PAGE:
Quality Teaching

for All Learners 

Improving how we support school leaders

Catholic Education Melbourne’s principal consultants play an important role in supporting principals, school governors, parish priests and school leadership teams across a range of their responsibilities.

Principal consultants (PCs) are a critical resource for school leaders. They help with planning and school improvement, give advice on school operations, and analyse data and performance.

Principals have expressed that they value their PC’s support, experience and understanding of their school’s context.

Said one principal: ‘My PC is present for me … supports and guides me with very effective coaching and allows me to process my thinking and reflect on my practice … never makes me feel like I am not doing a good job, but always leaves me thinking about one or two ways I can improve.’

Another described their PC as a ‘highly valued source of reassurance, encouragement and feedback. Great to know someone is there at the system level who knows and understands my school’s context’.

The importance of supporting school leaders is demonstrated by one principal’s feedback that they ‘value the honesty, the deep questioning that causes ongoing reflection of my role and how I enact my leadership’.

However, feedback from principals, school governors, parish priests and other stakeholders gathered during focus groups had pointed to a need to clarify the role played by PCs.

In partnership with Simon Breakspear, a leading thinker on educational leadership, Catholic Education Melbourne worked through a structured process to refresh and clarify the role. The process had four aims:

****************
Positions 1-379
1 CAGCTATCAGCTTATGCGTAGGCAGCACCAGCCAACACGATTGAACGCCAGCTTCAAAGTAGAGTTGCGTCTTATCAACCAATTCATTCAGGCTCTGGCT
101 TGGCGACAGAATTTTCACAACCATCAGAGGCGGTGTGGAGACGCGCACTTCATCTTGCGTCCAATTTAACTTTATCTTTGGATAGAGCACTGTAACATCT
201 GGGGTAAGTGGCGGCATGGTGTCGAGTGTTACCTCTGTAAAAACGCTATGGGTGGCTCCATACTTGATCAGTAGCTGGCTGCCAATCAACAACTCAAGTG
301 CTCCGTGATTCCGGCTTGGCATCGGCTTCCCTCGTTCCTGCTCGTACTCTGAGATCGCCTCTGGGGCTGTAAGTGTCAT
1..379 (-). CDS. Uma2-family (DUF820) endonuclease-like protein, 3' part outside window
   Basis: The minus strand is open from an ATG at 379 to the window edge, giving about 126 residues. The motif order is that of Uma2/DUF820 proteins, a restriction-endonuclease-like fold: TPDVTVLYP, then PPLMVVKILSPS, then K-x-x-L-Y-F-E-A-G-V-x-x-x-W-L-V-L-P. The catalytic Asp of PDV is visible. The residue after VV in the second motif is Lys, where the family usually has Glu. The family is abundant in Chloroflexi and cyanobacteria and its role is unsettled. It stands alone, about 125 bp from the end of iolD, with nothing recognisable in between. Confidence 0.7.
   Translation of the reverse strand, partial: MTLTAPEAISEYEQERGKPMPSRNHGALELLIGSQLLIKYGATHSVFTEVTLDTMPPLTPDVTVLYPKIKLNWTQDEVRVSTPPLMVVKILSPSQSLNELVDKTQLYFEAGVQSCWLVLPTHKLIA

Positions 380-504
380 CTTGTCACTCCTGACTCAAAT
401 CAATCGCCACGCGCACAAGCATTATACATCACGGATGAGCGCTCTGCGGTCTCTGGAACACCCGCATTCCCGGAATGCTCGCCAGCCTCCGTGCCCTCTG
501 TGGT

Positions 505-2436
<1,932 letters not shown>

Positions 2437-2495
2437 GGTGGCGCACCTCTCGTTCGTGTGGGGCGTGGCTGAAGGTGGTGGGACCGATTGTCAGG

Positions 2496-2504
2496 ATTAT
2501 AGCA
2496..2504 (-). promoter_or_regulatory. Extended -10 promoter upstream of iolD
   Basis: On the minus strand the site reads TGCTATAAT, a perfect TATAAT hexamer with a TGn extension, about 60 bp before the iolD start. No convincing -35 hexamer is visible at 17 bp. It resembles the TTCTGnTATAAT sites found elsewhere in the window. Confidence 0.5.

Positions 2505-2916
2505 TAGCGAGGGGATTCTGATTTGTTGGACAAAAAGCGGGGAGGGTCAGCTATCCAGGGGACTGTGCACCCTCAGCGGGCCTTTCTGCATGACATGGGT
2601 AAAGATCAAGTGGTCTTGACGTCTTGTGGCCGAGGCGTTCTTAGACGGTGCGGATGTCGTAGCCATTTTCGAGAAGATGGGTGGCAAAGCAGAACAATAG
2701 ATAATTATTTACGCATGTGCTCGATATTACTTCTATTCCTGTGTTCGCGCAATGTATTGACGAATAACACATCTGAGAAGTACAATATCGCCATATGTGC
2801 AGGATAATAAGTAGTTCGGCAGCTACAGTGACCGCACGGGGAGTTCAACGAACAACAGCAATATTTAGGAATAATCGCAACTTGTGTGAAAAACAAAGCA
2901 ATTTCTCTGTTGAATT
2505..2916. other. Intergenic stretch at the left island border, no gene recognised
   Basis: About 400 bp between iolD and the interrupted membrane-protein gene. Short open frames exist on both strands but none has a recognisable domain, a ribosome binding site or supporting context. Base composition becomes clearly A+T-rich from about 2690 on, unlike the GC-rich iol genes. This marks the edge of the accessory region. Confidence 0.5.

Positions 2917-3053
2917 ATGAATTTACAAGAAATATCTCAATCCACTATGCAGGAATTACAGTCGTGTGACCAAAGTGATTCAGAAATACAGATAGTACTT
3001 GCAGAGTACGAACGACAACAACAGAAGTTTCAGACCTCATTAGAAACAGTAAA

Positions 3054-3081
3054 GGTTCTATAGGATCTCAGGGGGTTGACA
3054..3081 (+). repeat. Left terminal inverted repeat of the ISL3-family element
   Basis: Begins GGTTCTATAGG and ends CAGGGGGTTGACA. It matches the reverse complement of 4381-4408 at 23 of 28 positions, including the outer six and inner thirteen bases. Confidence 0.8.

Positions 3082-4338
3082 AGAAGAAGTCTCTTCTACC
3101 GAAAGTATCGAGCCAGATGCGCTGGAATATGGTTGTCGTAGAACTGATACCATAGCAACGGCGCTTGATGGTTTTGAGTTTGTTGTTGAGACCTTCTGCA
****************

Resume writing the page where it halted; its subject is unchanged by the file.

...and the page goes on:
• improve transparency and accountability
  • move towards greater internal coherence
  • develop clear indicators of success to measure impact
  • build a capability framework to more effectively support schools.

There were two primary outcomes from this process.

The first outcome was a recommendation to change the name of the role from principal consultant to regional leadership consultant (RLC). This name change emphasises that the key responsibility of the role is to support school leaders – which includes parish priests, principals and other school leaders.

The second outcome was the development of a capability framework that would guide the efforts and goal setting of RLCs, and support professional development.

Four role-related capabilities form the focus of the framework:

  • build school leadership capabilities
  • support continuous school improvement planning and implementation
  • lead implementation of Catholic Education Melbourne and government policies and systems
  • engage with stakeholders.

These capabilities were further defined through up to seven specific expected behaviours and outcomes. 

Supporting the four role-related capabilities were four cross-cutting capabilities:

  • coaching and mentoring
  • evaluative thinking
  • communication and influencing
  • planning and change management.

There are four identified behaviours and outcomes for each of these cross-cutting capabilities.

The name change and capability framework have had clear benefits for schools.

Regional leadership consultants have more clarity about the role they are expected to play in supporting school leadership, removing some prior inconsistencies. As a result, school leaders are better supported to improve educational outcomes, have more coaching and mentoring meetings, and are more engaged in the work of their RLC.

Performance feedback and professional development conversations for RLCs are now aligned with the capability framework. As a result, feedback is more targeted to role responsibilities and easier for RLCs to integrate into their day-to-day work.

Alongside the increased clarity that the framework brings, it has also improved job satisfaction and the overall effectiveness of our RLCs. 

A clearer understanding of the role responsibilities also helps Catholic Education Melbourne with recruiting the right candidate for a challenging but critical role in delivering a high-quality Catholic education.